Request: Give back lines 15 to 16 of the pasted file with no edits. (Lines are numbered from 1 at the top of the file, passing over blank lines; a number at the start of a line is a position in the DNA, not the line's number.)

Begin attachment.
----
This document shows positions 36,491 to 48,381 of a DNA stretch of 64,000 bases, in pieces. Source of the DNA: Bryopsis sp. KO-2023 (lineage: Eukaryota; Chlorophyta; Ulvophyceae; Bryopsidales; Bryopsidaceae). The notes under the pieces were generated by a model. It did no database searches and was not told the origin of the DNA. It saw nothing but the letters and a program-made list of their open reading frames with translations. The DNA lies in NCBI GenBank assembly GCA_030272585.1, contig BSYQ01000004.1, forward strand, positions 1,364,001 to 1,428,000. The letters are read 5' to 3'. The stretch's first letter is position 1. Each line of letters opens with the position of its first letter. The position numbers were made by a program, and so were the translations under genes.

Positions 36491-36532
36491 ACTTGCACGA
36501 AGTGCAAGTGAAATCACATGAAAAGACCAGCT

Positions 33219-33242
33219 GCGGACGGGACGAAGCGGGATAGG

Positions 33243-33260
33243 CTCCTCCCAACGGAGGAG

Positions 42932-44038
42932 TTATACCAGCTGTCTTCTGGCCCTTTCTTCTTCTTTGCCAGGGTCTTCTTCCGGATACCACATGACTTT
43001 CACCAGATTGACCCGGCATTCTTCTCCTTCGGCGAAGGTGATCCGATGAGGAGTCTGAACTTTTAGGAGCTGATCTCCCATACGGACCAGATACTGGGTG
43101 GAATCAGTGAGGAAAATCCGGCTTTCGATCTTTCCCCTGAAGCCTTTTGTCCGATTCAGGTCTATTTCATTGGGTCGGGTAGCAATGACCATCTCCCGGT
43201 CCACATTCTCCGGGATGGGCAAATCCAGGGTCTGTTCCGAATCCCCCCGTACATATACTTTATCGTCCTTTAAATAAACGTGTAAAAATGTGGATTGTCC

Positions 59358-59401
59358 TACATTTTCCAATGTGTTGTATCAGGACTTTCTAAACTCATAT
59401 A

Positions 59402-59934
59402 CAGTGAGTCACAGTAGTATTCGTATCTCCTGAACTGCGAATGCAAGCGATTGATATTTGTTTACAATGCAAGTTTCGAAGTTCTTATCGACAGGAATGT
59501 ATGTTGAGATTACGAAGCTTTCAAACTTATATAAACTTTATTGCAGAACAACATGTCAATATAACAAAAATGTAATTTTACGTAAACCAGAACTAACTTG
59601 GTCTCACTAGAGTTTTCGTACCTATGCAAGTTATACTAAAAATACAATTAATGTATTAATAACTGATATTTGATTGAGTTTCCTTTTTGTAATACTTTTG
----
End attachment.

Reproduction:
59358 TACATTTTCCAATGTGTTGTATCAGGACTTTCTAAACTCATAT
59401 A